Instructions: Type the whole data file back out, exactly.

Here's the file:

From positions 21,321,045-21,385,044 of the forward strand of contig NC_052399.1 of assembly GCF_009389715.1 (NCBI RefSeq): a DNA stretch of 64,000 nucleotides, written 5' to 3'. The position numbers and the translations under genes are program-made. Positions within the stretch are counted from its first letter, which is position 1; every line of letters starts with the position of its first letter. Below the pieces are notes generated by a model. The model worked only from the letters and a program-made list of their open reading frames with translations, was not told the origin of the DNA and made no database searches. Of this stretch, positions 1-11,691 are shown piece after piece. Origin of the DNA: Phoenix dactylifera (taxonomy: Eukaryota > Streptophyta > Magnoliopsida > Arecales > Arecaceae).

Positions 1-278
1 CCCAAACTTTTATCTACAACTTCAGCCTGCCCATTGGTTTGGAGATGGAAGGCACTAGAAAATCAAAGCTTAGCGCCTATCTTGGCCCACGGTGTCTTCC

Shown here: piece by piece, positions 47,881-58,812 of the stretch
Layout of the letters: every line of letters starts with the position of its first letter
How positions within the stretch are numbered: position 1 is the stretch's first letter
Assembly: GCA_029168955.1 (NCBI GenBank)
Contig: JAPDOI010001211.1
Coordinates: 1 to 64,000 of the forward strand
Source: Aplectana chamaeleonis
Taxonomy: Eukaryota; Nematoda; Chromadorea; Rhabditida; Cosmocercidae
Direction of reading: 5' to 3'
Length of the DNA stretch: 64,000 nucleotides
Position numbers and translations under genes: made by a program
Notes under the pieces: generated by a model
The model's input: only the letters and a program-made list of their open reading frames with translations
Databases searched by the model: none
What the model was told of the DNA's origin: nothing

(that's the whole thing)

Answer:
From positions 21,321,045-21,385,044 of the forward strand of contig NC_052399.1 of assembly GCF_009389715.1 (NCBI RefSeq): a DNA stretch of 64,000 nucleotides, written 5' to 3'. The position numbers and the translations under genes are program-made. Positions within the stretch are counted from its first letter, which is position 1; every line of letters starts with the position of its first letter. Below the pieces are notes generated by a model. The model worked only from the letters and a program-made list of their open reading frames with translations, was not told the origin of the DNA and made no database searches. Of this stretch, positions 1-11,691 are shown piece after piece. Origin of the DNA: Phoenix dactylifera (taxonomy: Eukaryota > Streptophyta > Magnoliopsida > Arecales > Arecaceae).

Positions 1-278
1 CCCAAACTTTTATCTACAACTTCAGCCTGCCCATTGGTTTGGAGATGGAAGGCACTAGAAAATCAAAGCTTAGCGCCTATCTTGGCCCACGGTGTCTTCC

Shown here: piece by piece, positions 47,881-58,812 of the stretch
Layout of the letters: every line of letters starts with the position of its first letter
How positions within the stretch are numbered: position 1 is the stretch's first letter
Assembly: GCA_029168955.1 (NCBI GenBank)
Contig: JAPDOI010001211.1
Coordinates: 1 to 64,000 of the forward strand
Source: Aplectana chamaeleonis
Taxonomy: Eukaryota; Nematoda; Chromadorea; Rhabditida; Cosmocercidae
Direction of reading: 5' to 3'
Length of the DNA stretch: 64,000 nucleotides
Position numbers and translations under genes: made by a program
Notes under the pieces: generated by a model
The model's input: only the letters and a program-made list of their open reading frames with translations
Databases searched by the model: none
What the model was told of the DNA's origin: nothing